Friday, December 8, 2017

How Networking Helped Me Land an Internship

By Zachary McLeod, Student Ambassador for the West Tennessee Chapter

One of my biggest worries going into my junior year was finding an internship. For accountants, having a good internship is important because most internships turn into job offers. Networking helped me land such an opportunity. I recently attended a meeting with Chris Holmes, president and CEO of First Bank. “Meeting new people and networking is the key to success,” he said. That may have been the best advice I was ever given.

In the fall of my junior year, I started looking for an internship in audit. I love being able to travel, meet new people and network. Networking is one of your most valuable assets. It helps you find job opportunities and connect with others. Connections are crucial to getting a job right out of school.

At the time of my internship search, I worked for the University of Tennessee at Martin as a mail clerk. The job enabled me to meet many people at UTM, including everyone at the computer store on campus. My boss at the time told me the store was looking for an accounting student to intern for them. I quickly applied and spoke to the manager to let her know I was interested in the position.

The next week I met with the manager and found out after my interview I was accepted for the internship. It was a great relief off my shoulders. I was lucky enough to find a paid position that also counted as credit hours towards my degrees.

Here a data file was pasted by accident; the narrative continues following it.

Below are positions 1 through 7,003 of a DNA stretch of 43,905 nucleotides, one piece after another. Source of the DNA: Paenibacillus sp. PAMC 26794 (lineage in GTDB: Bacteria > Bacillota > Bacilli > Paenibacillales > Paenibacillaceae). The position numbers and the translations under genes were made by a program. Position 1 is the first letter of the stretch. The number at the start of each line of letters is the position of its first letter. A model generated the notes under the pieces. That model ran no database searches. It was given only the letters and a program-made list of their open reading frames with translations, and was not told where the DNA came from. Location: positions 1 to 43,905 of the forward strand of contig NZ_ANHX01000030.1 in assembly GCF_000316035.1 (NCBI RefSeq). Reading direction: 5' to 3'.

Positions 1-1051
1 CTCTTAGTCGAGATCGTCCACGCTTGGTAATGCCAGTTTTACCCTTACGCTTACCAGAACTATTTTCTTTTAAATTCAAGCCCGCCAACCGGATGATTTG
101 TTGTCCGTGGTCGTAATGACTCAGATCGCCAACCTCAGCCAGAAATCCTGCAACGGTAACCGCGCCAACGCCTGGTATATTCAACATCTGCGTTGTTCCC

Working at the computer store has greatly increased my skills in accountancy. I complete the income and expense ledger and do justification reports every month. I was previously uncomfortable using Excel, but this internship has increased my knowledge of the software. I will be able to take what I have learned with Excel and other skills and apply it in my future profession. I am very thankful for the opportunity to work for the university and gain such a quality hands-on experience.

My best advice for students pursuing accounting is to constantly stay diligent in your work. Network with as many people as you can. Networking is always something you can continuously improve. Do not be afraid to take that leap. You may apply to a hundred different places, but you only need one to give you a chance.

About Zachary McLeod: Zachary McLeod is from Linden, Tenn. and will graduate with degrees in Finance and Accounting. He is currently completing an accounting internship for the University of Tennessee at Martin.

Monday, November 13, 2017

Professors are a Student’s Greatest Asset

By Margaret Coleman, 2017 TSCPA Student Ambassador for Nashville Chapter

One of the greatest resources students can take advantage of during their time in academia is their professors. Professors have once been in your shoes before and have made it through to the other side. Professors can provide students with the knowledge, opportunities and guidance they need to enter the professional world successfully.

I did not always go to professors as a resource as I do today. As a freshman, I doubt I visited any of my professors’ offices, nor did any know me personally. I wish I had known how willing and able those professors were to help me along the way. Most professors would love for extra time to explain concepts and questions more in depth. Going to your professors’ office hours not only helps with understanding tough concepts, but they will see first-hand the effort you are putting in. Professors not only hold the key to success in your classes, but their knowledge extends to all areas of your intended career path.